Before proceeding further, we note the unique procedural posture of this case. After the district court awarded damages and after the decision of the old Fifth Circuit, the Supreme Court handed down its decision in Mobil Oil Corp. v. Higginbotham, 436 U.S. 618, 98 S.Ct. 2010, 56 L.Ed.2d 581 (1978). That case held that damages for loss of society may not be recovered under general maritime law in suits to which DOHSA is also applicable. Thus, the damages awarded by the trial court for loss of society could not now be awarded if this case were to be tried again. That issue is not presented here, however; the original plaintiff is not even before this court. The propriety of the damage awards in this suit was finally determined by the trial court and was not disputed on appeal to the old Fifth Circuit. Therefore, we are now faced only with the issue of insurance coverage of the damages previously awarded.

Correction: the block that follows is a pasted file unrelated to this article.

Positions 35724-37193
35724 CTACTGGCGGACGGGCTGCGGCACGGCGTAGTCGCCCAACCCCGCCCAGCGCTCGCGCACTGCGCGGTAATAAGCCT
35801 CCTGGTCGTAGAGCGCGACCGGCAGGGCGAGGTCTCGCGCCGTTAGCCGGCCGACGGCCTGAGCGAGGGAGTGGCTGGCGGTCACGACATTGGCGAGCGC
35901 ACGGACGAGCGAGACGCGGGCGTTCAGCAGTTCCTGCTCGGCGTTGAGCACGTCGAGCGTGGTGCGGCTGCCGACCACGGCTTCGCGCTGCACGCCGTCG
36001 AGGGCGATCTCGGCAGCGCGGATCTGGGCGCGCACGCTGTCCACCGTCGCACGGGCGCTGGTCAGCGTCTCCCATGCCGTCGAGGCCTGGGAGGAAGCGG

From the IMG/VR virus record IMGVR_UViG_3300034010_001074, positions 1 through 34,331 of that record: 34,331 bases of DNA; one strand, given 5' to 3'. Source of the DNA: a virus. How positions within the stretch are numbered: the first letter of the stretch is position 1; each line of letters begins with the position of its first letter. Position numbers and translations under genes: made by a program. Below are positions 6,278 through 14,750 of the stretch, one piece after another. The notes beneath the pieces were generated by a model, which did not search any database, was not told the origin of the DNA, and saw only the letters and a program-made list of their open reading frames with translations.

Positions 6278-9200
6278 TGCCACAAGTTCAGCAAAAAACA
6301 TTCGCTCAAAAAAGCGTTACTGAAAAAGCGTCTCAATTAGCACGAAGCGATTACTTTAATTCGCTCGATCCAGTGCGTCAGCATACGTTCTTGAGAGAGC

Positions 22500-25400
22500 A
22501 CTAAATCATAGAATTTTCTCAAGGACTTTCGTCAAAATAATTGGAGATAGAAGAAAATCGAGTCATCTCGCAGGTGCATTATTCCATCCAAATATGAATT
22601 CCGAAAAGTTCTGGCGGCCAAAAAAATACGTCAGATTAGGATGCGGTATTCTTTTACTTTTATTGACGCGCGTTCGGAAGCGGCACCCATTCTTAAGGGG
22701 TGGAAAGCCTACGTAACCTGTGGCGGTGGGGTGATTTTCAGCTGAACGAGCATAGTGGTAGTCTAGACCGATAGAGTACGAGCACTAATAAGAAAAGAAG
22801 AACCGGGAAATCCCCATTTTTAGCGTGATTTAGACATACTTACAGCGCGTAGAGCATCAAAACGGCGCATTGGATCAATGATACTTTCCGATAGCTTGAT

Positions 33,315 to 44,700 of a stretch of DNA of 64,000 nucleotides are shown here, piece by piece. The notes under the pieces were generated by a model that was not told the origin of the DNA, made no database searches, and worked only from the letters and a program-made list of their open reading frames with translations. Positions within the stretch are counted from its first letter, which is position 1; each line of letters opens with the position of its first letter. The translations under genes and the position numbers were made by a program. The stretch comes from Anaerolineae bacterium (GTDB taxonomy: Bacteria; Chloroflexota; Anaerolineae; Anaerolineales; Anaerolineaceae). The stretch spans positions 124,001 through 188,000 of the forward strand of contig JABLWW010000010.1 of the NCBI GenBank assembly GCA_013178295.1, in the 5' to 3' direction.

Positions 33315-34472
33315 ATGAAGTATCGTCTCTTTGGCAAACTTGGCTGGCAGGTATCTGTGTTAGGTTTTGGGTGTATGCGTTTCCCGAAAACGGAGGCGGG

Under the terms of Wooten's insurance policy, damages arising from the ownership or operation of his boat were not covered by the insurer. The trial court concluded that Wallace Wooten's negligence in leaving the two boys without adequate supervision did not arise from ownership or operation of the vessel, but that the unseaworthy condition did. Appellant's sole contention is that plaintiff's claim under general maritime law was not restricted to a claim of unseaworthiness, but encompassed negligence as well. Wooten argues that, as a matter of law, the district court erred in concluding that the general maritime law only permits an action for wrongful death based on an unseaworthiness theory.